Just Stuff It
Before I get to my featured recipe, two things:
1) A public service announcement. If you bake homemade pita, make sure you put it in the refrigerator. Otherwise it will grow mold and all of your hard work (and burned hands) will be for naught.
2) A recommendation. If you have $400 to burn on dinner for two, go to L'Espalier for their seasonal degustation with the grand vintner's tasting. It is three hours of pure magical delight. You will not be disappointed.
Okay, so this week I made yet another delicious South Beach friendly meal. I'm not really into chicken these days, I don't know why, I just haven't really had a taste for it. But this was pretty good and I didn't mind eating it for dinner two nights in a row, with just a side of salted sliced tomatoes. (When you live alone you have the ability to live off your own leftovers.) That's possibly because I've been obsessed with goat cheese recently and have been using it in everything. I used to think I hated goat cheese, but sometime this summer I had an epiphany and realized that it is actually a little piece of cheesy heaven. So don't be surprised if you see more goat cheese pop up in my recipes in the future.
Goat Cheese-Stuffed Chicken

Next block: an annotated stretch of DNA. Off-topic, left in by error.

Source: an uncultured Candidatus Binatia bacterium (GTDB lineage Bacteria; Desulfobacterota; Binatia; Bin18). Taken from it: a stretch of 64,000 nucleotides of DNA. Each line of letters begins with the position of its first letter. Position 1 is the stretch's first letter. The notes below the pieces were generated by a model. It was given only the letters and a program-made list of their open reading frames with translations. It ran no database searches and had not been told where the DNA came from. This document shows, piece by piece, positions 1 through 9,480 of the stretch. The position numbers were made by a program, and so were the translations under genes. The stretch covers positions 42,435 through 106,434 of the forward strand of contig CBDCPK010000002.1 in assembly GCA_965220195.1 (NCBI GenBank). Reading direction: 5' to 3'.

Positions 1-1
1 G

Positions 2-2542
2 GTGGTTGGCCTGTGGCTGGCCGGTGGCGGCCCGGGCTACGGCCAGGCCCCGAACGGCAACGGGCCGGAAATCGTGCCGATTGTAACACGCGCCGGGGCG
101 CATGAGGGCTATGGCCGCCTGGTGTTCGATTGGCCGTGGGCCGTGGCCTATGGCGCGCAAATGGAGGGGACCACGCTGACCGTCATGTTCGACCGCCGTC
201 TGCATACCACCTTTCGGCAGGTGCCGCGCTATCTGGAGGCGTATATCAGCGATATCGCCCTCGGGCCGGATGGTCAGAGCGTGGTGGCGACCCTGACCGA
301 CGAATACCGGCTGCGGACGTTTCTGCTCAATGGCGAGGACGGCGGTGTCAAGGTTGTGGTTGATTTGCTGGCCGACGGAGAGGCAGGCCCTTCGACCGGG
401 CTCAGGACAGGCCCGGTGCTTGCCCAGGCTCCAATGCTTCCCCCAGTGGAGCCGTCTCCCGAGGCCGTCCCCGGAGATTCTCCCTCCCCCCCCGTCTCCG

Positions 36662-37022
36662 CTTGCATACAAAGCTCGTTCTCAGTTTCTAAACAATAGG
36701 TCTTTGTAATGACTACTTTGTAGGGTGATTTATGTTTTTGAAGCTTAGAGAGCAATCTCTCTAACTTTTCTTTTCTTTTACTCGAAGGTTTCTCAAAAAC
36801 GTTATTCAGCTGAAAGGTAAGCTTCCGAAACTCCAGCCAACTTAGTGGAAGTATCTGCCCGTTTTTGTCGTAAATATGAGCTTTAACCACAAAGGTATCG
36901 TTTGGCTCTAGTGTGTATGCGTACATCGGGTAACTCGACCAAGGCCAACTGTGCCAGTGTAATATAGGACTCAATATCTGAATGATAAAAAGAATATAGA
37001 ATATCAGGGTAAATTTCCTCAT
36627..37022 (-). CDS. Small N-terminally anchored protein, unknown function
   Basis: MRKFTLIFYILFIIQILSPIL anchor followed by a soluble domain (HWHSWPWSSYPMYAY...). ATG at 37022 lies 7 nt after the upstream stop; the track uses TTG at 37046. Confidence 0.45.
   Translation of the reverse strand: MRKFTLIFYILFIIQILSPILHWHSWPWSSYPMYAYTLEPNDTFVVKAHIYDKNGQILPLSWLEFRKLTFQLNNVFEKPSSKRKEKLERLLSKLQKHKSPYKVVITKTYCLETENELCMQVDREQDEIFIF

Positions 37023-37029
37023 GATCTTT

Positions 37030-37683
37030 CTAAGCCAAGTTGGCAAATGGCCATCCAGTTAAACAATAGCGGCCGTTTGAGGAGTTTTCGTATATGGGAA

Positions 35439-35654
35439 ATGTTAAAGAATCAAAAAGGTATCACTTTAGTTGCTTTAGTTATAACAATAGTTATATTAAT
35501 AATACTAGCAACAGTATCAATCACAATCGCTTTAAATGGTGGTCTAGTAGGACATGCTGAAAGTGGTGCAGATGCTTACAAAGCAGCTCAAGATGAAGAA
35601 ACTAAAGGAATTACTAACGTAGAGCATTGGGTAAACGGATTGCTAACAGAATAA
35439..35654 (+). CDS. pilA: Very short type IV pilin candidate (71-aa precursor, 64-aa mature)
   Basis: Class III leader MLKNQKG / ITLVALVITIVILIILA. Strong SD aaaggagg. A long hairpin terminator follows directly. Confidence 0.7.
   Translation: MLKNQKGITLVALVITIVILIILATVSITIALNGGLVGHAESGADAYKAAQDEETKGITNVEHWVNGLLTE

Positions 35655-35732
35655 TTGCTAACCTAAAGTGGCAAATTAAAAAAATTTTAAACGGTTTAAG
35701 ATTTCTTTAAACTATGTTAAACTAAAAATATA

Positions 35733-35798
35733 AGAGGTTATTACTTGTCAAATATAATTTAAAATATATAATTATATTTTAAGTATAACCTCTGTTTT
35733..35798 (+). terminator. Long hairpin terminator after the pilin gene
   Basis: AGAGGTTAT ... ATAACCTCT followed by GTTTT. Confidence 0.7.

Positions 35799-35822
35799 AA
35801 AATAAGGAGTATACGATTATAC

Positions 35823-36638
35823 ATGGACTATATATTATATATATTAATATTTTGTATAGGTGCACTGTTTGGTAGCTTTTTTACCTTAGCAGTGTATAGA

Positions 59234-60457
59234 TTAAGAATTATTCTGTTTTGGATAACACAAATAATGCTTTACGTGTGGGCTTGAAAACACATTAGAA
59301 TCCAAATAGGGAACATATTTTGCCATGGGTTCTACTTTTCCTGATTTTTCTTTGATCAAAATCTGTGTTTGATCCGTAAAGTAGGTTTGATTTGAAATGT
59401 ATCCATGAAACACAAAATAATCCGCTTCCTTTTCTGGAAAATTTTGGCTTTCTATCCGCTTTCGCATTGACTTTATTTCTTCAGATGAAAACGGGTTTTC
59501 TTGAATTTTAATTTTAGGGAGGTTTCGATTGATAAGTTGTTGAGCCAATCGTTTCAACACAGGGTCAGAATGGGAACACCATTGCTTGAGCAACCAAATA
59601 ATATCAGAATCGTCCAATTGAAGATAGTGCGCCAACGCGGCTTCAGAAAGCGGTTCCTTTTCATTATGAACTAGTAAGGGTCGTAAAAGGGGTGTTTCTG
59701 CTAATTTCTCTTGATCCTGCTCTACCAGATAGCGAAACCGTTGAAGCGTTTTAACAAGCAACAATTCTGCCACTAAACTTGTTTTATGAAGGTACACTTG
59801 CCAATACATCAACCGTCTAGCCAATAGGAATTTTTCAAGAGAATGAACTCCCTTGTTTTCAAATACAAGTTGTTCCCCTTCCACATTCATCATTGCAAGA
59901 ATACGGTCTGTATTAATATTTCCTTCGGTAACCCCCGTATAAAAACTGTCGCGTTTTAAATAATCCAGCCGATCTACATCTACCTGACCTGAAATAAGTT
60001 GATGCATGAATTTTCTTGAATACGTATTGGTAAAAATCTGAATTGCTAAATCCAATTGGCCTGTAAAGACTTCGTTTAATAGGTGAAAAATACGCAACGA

- 1/4 c. walnut halves
- 1/4 c. fresh goat cheese
- 1/2 tsp. lemon zest
- 1 garlic clove, minced
- four 6-ounce boneless/skinless chicken breasts
- 1 Tbsp. extra-virgin olive oil
- 3 Tbsp. freshly squeezed lemon juice
- 1/4 c. low-sodium chicken broth
- 2 Tbsp. walnut oil
- 1/4 c. chopped flat-leaf parsley
This is my entry for Weekend Herb Blogging #102, hosted this week by Ulrike from Kuchenlatein. WHB is a weekly food blogging event where bloggers post recipes using their favorite herbs, plants, veggies, and flowers. In my goat cheese stuffed chicken, the flat-leaf parsley in the reduction adds a nice herby flavor to the dish that would otherwise be dominated by the rich tastes of the goat cheese and walnuts. Flat-leaf parsley is one of two kinds of parsley (along with curly), and is thought to have the stronger flavor of the two. Flat-leaf parsley is also better adapted to cooking because it can better withstand high heat.